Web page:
Thursday, 3 February 2011

Being a celebrant isn't just about weddings..

Weddings are lovely to do and they are certainly on the increase as far as popularity is concerned but I, like a lot of my colleagues became a celebrant to conduct non religious funerals. Weddings are a lovely bonus but for me, funerals are the most wonderfully rewarding work.

Now of course I can't blog about the funerals that I do in the same way that I can talk about weddings but I wanted to share a ceremony that I am involved in planning at the moment.

A couple of months ago I did a funeral for a lady who had passed away at a relatively young age and who had spent the last few months of her life in a nursing home. The funeral director was not one that I had worked with before and he called me a couple of weeks later with a germ of an idea. The manager of the nursing home had been toying for a while with the idea  of having a memorial service for the residents at the nursing home who had passed away the previous year and she wanted it to be non religious so as to include as many people as possible. She had spoken to the funeral director and he had suggested that she approach me which she did. I immediately thought - what a brilliant idea!

When I got to thinking about it, I realised that both the staff and the residents at the nursing home must have to deal with the death of somebody that they had become close to on a regular basis and quite often not be able to attend the funeral to say their farewells to them.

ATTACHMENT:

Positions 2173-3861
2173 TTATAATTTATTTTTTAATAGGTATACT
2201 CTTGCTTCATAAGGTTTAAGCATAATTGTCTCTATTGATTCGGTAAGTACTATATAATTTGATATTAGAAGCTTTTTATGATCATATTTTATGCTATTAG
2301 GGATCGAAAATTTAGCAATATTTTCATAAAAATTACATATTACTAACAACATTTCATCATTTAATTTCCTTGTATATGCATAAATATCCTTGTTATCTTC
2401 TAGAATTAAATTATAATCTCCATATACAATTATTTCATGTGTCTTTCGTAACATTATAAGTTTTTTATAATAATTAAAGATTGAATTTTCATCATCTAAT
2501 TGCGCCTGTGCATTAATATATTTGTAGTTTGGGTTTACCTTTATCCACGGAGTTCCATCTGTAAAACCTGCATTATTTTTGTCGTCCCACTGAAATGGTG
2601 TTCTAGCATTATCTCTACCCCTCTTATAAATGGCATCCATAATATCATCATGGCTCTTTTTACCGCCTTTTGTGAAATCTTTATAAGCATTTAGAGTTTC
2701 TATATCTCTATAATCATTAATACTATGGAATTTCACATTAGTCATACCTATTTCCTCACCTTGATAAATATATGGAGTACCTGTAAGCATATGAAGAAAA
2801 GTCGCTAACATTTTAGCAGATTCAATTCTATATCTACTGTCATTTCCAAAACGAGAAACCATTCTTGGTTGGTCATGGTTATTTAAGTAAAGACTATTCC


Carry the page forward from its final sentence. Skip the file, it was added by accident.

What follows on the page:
For a nurse, it is part of the job to be faced with the loss of a patient and they deal with it in a professional and yet compassionate manner. For the staff at a nursing or care home, I think it is slightly different. Quite often the residents are with them long term - sometimes for years and they must become quite close to them and to their families. I know that whenever I have performed a funeral for someone who has been in a nursing or care home the family talk about the staff almost as part of the extended family. I don't think that they could do such a wonderful job without caring and compassion but that means that they must grieve for the loss of a patient that they were close to in much the same way as if they lost a friend. The downside though is that they can't all go to every funeral for obvious reasons and so they miss out on what I consider to be a vital part of the grieving process. I hope that the memorial ceremony that I am going to do will go some way to addressing this.

I talked to my good friend and colleague Penelope about the idea for the ceremony and she told me that her mum had spent a long time in a nursing home towards the end of her life. One of the things that she commented on was the fact that when one of the residents passed away, sometimes the first that they knew about it was when they realised that their friends room was empty. Obviously there is immense pressure on nursing home beds and usually within a couple of days there was a new person in the room. With the best will in the world, nursing home staff can't always take residents along to a funeral and so they too can miss out on a chance to say their final farewells to someone they may have known for years. For them too, I hope that the memorial will provide some comfort.

The ceremony will be happening on Saturday and we are just putting the finishing touches to the poetry and the readings and we'll be finishing it all off with a well wishing. As far as I know, this hasn't been done before in this format and so I'm really looking forward to it and hopefully making it an annual occurrence.

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